Another rates hike likely

THE main inflation gauges may have accelerated last month, reflecting a sharp fall in the rand and raising prospects of further interest rate increases this year, according to a Reuters poll.

The Reserve Bank raised its key repo rate by 50 basis points to 7,50% on June 8, warning that the inflation outlook had worsened, with the targeted CPIX measure seen breaching the upper end of its 3% - 6% band in the first quarter next year.

The survey of 14 economists published today forecast that the CPIX index would quicken to 4,1% in the year to May from 3,7% in April. The data are due for release next Wednesday.

"The inflation outlook is changing with the depreciating rand. It mitigates the bank’s decision to hike interest rates," said Magan Mistry, an economist at Nedbank.

The Reserve Bank expects the CPIX index, which has remained inside its target band for 32 consecutive months, to peak at 6,2% in the first three months of next year.

Economists said the rand’s sharp slide, which started on May 11 following a rout on emerging markets, had raised the probability of more rate hikes this year.

The rand has depreciated by 15% versus the dollar since May 11, wiping out its earlier gains this year. It was trading around R7,09 to the dollar today and has fallen about 10% against the US currency so far this year.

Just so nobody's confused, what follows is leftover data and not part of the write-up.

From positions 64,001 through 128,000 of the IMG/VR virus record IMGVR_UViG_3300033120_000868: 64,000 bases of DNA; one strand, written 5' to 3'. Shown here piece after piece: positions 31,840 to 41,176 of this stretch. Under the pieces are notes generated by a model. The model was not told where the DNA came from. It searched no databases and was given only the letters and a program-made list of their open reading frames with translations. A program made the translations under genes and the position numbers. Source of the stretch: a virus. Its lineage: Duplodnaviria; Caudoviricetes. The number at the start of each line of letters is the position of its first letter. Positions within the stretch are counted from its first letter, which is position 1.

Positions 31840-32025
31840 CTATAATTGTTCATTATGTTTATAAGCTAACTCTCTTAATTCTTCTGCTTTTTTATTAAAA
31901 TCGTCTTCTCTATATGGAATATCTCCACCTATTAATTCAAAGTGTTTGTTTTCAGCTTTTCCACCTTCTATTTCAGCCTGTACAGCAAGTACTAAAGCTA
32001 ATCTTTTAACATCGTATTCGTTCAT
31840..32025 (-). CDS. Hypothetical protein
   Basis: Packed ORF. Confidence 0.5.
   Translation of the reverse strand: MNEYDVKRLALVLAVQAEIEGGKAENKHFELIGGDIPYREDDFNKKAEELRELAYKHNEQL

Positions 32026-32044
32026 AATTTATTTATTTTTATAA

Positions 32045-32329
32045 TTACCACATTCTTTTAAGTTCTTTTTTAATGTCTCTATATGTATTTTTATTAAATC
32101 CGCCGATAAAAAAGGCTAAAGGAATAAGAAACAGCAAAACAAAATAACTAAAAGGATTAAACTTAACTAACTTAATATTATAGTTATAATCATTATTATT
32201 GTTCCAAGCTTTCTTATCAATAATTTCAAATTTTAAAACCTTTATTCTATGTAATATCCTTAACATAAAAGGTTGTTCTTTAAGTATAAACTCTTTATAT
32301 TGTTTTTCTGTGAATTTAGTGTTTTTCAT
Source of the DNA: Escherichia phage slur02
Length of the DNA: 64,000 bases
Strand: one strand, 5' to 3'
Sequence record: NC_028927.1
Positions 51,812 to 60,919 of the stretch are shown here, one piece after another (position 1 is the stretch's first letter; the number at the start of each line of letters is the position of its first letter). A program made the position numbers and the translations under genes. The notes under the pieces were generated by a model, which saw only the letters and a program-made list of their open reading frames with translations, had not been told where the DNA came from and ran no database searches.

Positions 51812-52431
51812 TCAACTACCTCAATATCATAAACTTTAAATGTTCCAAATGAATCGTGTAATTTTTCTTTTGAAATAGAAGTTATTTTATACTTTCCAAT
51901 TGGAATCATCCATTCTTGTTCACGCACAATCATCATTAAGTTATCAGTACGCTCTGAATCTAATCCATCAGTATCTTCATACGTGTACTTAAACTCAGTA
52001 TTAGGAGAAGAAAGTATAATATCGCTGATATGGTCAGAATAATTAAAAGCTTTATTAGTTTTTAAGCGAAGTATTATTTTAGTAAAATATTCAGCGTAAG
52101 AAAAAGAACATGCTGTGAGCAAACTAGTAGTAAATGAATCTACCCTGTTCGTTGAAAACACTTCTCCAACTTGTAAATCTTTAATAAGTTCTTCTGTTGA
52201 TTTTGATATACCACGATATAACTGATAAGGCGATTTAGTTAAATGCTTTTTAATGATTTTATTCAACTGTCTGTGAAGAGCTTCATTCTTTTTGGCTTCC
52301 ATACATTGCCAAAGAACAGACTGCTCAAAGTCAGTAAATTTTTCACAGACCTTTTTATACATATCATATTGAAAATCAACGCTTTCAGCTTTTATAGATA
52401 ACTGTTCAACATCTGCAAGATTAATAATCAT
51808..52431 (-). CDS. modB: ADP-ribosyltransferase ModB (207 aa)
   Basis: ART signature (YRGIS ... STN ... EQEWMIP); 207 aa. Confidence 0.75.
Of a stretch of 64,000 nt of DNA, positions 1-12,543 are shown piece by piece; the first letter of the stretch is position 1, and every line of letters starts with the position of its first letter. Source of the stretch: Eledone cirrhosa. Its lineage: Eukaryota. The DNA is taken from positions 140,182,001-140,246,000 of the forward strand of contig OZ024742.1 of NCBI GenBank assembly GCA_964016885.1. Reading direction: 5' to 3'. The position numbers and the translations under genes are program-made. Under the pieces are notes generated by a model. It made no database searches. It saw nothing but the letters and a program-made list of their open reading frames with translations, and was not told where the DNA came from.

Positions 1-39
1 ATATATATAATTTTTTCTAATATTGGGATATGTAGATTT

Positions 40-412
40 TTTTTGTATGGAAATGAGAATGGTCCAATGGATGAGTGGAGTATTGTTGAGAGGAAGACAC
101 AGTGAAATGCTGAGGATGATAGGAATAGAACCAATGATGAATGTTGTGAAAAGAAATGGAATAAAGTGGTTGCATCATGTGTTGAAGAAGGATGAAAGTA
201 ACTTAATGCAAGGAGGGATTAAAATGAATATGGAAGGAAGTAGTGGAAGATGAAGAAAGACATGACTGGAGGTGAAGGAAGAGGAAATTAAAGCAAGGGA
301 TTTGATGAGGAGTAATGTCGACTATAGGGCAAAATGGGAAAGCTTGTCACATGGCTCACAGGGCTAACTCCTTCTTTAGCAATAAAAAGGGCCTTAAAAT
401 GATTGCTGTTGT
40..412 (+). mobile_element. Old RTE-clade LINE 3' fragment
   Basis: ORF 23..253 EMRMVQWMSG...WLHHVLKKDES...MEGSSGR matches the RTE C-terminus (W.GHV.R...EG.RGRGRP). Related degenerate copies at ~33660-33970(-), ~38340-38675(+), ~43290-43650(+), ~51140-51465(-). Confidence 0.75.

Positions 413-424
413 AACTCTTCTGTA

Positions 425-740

"Looking at the currency there are some inflation pressures that are going to come through. It indicates that rates may be raised again this year due to the perceived risk to the inflation target," said Nico Kelder, economist at Efficient Group.

Rand weakness saw petrol prices raised by 6,8% last month. That increase, together with strong food prices, may have lifted the monthly CPIX rate to 0,6% from 0,4% in April, the survey showed.

"Over the past year, high oil prices did not significantly increase inflation, but with the weaker rand, the pass through may be greater and this is what the Reserve Bank may be fearing," said Kelder.

Economists said data releases and the exchange rate will be key to the timing of the next interest rate hike.

Other factors likely to cause further tightening in monetary policy include robust domestic demand and a worsening current account deficit.

Data due tomorrow will probably show that demand for credit by the private sector remains too strong.

"I don’t think the 50 basis points (hike) makes much of a difference," said Noelani King-Conradie, an independent economist.

"They are probably going to have to raise again to make an impact. When, is the difficult part, but I am fairly confident that they will raise again."

The survey forecast credit demand growth at 22,8% in the year to May from 23,17% in April. Money supply growth was seen little changed at 23%.

The trade balance is forecast to show a R1,9bn last month, narrowing from April’s R2,4bn shortfall.

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